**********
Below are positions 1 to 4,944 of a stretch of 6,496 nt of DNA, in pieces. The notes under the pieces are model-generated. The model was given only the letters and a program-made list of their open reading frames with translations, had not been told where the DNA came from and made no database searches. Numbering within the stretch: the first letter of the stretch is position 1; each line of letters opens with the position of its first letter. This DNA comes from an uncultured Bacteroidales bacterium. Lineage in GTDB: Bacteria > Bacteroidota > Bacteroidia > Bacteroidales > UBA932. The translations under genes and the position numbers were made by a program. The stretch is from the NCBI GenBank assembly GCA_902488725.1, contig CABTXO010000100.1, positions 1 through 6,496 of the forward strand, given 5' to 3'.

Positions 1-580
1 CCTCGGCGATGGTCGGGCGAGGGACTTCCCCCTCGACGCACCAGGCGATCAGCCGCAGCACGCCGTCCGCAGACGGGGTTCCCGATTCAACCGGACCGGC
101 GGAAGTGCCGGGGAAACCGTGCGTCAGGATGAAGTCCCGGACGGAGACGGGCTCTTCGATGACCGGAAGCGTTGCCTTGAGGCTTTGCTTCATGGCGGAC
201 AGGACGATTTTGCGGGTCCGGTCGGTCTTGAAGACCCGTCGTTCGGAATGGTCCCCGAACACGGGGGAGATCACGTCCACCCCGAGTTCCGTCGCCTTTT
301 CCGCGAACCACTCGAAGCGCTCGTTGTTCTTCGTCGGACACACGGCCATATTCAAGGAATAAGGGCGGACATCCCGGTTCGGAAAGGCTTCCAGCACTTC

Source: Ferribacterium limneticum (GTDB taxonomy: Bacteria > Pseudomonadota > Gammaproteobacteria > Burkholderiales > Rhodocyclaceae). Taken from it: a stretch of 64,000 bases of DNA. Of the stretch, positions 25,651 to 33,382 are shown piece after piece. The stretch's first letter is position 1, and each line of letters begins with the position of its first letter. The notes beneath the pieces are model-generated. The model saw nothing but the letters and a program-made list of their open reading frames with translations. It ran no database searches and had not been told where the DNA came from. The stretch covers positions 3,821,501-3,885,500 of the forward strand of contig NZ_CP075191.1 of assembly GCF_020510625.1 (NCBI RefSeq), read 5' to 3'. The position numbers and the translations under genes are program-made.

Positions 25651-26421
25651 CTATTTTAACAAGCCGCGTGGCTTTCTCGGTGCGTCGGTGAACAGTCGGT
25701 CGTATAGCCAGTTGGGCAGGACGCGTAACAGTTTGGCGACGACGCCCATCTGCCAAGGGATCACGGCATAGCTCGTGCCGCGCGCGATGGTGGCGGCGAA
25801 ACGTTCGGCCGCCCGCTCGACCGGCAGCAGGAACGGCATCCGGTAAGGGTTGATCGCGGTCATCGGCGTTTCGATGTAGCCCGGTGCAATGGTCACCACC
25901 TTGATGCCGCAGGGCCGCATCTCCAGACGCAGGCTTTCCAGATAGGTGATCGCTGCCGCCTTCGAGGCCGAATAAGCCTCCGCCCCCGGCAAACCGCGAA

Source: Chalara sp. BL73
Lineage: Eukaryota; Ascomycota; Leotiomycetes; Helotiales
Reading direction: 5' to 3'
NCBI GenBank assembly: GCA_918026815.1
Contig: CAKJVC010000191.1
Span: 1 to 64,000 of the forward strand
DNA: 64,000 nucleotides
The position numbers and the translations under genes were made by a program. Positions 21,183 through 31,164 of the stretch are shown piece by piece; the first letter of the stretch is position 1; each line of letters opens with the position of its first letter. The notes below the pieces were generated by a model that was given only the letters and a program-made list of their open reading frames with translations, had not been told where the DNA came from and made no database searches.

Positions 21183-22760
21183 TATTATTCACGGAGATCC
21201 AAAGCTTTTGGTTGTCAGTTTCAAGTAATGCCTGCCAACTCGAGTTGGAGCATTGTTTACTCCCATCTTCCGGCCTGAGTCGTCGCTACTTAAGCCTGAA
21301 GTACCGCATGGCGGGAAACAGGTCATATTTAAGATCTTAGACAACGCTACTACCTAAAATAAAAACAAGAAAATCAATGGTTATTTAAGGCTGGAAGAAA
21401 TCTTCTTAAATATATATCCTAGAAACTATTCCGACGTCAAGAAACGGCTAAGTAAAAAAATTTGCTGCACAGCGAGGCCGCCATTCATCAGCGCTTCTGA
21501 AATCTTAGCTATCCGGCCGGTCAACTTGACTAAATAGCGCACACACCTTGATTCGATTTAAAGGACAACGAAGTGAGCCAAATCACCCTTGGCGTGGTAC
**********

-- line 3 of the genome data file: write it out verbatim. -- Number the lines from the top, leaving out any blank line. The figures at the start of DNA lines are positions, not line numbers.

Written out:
1 CCTCGGCGATGGTCGGGCGAGGGACTTCCCCCTCGACGCACCAGGCGATCAGCCGCAGCACGCCGTCCGCAGACGGGGTTCCCGATTCAACCGGACCGGC